DALLAS (AP) _ Octavio Ramos moves much more slowly now than he did when he walked to work at an Irving car wash in March. He didn't hesitate when given the chance to explain why.

On Tuesday, Ramos took the witness stand in a Dallas courtroom and pointed out the man prosecutors said was responsible for Ramos' labored gait, deafness in an ear and the paralysis in the left side of his face.

``He's sitting right there,'' the Spanish-speaking Ramos said through an interpreter, pointing at 28-year-old Robert Wayne Harris. Ramos was the final witness.

The panel took just 15 minutes Tuesday to find Harris guilty of two counts of capital murder in the shooting deaths of Mi-T-Fine Car Wash employees cashier Rhoda Wheeler, 45, and assistant manager Augustin Villasenor, 36.

The jury was scheduled to begin hearing testimony Wednesday on whether Harris should receive lethal injection or life in prison.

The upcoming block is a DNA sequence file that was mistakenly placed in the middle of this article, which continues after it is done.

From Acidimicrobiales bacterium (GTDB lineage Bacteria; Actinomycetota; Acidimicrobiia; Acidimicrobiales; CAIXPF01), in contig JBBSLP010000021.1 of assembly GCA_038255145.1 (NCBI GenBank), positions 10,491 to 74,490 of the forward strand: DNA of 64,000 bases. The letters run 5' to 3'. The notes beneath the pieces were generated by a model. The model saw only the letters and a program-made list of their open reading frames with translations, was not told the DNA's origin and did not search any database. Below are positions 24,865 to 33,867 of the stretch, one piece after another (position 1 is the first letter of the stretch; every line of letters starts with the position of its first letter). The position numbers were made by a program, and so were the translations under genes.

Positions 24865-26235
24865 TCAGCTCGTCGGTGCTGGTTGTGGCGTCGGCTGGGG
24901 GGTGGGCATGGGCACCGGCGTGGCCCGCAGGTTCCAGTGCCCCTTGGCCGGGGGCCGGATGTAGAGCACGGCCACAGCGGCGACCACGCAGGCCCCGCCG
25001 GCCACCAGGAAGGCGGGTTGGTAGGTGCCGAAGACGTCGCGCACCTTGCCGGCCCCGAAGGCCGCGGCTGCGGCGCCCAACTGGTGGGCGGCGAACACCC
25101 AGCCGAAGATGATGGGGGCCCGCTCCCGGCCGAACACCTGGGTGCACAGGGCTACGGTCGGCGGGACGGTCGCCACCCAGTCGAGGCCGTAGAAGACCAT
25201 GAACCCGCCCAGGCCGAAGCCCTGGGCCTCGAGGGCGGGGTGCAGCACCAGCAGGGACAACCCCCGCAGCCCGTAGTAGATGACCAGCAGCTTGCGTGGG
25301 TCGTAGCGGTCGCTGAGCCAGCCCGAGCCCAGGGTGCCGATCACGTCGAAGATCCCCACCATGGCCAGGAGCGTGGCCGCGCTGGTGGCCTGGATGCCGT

``Thank God Octavio Ramos was able to come into this courtroom and tell you what this man was doing,'' prosecutor Greg Davis told jurors.

Ramos, 37, is the only living link to Harris' actions during the March 20 massacre. Critically wounded by a gunshot to the head, he awoke in a hospital bed a month later.

Five co-workers people died during the shootings, three days after Harris was fired for exposing himself in a restroom. Harris was charged with the three other slayings as well but was not tried in those deaths.

Also killed were Villasenor's brother, Benjamin Villasenor, 32, Roberto Jimenez Jr., 15, and 48-year-old car wash manager Dennis Lee. Harris has also been charged in the unrelated death of an Irving woman.

Harris has confessed to the killings several times, although he pleaded innocent when the trial began Monday. His lawyers offered no witnesses in his defense.

``Some trials are about guilt or innocence, some trials are about punishment,'' Harris attorney Brad Lollar said. ``Hold the state to the burden of proof. I appreciate it.''

Charity McFadden, 25, among the several dozen family members who packed the small courtroom, said he deserves to die for the death of her mother, Wheeler.

``If it had to happen, I'm glad it happened in Texas because they'll get rid of him faster in Texas than they would in any other state,'' she said.